Watts are Watts.
If an LED “bulb” is rated at 17W, that means that the LEDs themselves are dissipating 17W. Since the LEDs themselves are pretty small, it takes clever engineering to get rid of the heat. Unlike incandescent lamps, LEDs want to operate at temperatures below 150C (and even better, below 100C). The cooler the LEDs run, the longer their lifespan.
Here’s a good quote from the article:
It looks like the consumers have no interest in anything except a replacement bulb that fits into standard light sockets and emits a glow similar to what an incandescent bulb emits. The answer to LED can’t involve re-wiring or new appliances.
An interesting note: Cree has achieved 231 lm/Watt in the lab. This is well over half-way to the maximum theoretical efficiency for a white light source. It’s pretty interesting - in general transducers (devices which change one form of energy into another) have very poor efficiency. LEDs are getting close to perfection.
No such government ban exists in the United States, no matter how many times people repeat this.
Only a slight hijack, I hope…in the 1960’s, we thought that electroluminescence was the lighting wave of the future. We envisioned entire walls and/or ceilings glowing with an even, soft light. Although the phenomenon was discovered in 1907, it hasn’t become commercially feasible yet. (Or perhaps no one wants glowing walls or ceilings.)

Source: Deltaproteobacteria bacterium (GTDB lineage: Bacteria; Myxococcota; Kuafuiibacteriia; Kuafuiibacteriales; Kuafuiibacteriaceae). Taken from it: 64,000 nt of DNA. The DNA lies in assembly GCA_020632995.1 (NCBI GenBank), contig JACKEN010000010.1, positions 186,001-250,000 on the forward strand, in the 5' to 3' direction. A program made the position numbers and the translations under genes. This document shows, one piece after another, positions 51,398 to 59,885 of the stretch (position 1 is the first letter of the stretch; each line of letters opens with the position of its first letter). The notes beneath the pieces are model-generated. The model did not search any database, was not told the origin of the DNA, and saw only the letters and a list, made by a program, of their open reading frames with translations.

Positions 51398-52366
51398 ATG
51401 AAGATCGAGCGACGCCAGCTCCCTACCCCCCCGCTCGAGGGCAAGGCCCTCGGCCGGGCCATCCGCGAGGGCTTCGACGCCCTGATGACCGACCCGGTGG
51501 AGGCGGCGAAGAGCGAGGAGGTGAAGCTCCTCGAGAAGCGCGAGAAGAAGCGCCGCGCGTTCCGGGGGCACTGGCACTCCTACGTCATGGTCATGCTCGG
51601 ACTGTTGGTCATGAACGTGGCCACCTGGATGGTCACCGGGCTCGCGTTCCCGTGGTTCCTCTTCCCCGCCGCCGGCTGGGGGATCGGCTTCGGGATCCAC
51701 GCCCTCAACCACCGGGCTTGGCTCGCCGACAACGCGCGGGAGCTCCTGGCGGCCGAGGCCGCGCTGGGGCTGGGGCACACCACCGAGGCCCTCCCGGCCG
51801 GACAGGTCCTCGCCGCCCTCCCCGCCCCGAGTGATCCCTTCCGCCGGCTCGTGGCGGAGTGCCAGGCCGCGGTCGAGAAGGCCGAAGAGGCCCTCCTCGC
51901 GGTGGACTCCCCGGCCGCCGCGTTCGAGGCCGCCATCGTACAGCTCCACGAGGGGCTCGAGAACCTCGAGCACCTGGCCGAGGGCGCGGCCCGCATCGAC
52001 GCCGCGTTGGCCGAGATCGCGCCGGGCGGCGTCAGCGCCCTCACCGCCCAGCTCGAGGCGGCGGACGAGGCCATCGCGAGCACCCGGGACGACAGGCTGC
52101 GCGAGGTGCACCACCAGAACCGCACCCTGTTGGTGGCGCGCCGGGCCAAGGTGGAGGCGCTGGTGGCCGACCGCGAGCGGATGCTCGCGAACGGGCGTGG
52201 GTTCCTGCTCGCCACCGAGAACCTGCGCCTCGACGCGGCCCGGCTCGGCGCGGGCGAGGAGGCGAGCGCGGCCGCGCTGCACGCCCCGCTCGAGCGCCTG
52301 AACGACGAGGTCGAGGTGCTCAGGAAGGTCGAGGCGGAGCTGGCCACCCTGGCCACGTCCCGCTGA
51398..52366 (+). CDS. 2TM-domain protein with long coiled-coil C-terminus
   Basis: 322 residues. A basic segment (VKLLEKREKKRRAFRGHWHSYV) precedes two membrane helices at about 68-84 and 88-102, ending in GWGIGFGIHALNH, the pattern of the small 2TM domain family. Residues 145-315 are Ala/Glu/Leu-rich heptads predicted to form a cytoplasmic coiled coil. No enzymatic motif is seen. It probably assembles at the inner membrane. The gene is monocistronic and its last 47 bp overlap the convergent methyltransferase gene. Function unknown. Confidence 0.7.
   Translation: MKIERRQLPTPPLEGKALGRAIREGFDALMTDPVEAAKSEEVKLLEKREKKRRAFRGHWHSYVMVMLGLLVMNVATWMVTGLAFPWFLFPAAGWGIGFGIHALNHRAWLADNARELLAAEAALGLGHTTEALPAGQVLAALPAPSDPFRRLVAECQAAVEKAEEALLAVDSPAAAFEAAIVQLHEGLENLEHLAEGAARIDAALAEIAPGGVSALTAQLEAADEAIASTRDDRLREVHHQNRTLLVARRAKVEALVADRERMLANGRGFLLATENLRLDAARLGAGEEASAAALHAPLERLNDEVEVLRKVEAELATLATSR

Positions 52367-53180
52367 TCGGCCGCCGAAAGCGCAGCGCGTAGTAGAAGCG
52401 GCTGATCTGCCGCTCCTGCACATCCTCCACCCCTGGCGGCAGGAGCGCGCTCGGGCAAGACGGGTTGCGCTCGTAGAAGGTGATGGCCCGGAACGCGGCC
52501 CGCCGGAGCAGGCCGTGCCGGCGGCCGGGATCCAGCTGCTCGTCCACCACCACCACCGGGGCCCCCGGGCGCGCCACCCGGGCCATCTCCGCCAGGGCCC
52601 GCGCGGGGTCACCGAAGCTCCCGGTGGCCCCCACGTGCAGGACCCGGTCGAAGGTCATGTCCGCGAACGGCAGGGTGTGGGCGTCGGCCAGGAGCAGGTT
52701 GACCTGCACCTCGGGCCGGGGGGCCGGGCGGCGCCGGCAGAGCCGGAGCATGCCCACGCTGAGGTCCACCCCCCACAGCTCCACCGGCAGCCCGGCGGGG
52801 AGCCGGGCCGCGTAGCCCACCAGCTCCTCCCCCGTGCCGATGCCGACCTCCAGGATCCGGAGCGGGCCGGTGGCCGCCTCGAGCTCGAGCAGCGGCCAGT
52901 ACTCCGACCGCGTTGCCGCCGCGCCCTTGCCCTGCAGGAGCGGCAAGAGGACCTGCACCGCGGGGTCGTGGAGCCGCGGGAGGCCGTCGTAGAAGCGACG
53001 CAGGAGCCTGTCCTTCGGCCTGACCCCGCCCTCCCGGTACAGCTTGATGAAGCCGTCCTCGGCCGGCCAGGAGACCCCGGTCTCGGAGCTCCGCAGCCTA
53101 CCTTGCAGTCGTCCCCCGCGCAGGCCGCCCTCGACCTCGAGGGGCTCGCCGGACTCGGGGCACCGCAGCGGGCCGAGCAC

Minor nitpick, but the efficiency is high enough so that if total input power is 17 W, heat dissipation will be less; this LED you posted about is over 50% efficient, thus power loss is less than 8.5 W.
Anyway, most of the power loss is in the LEDs themselves; the transformer (actually an electronic switchmode power supply) can be in excess of 90% efficient for modern designs (incidentally, the solution used in cheap LED bulbs, using a capacitor for its capacitive reactance, plus a few other parts, can be even more efficient, albeit not the ideal way to drive LEDs and prone to flicker).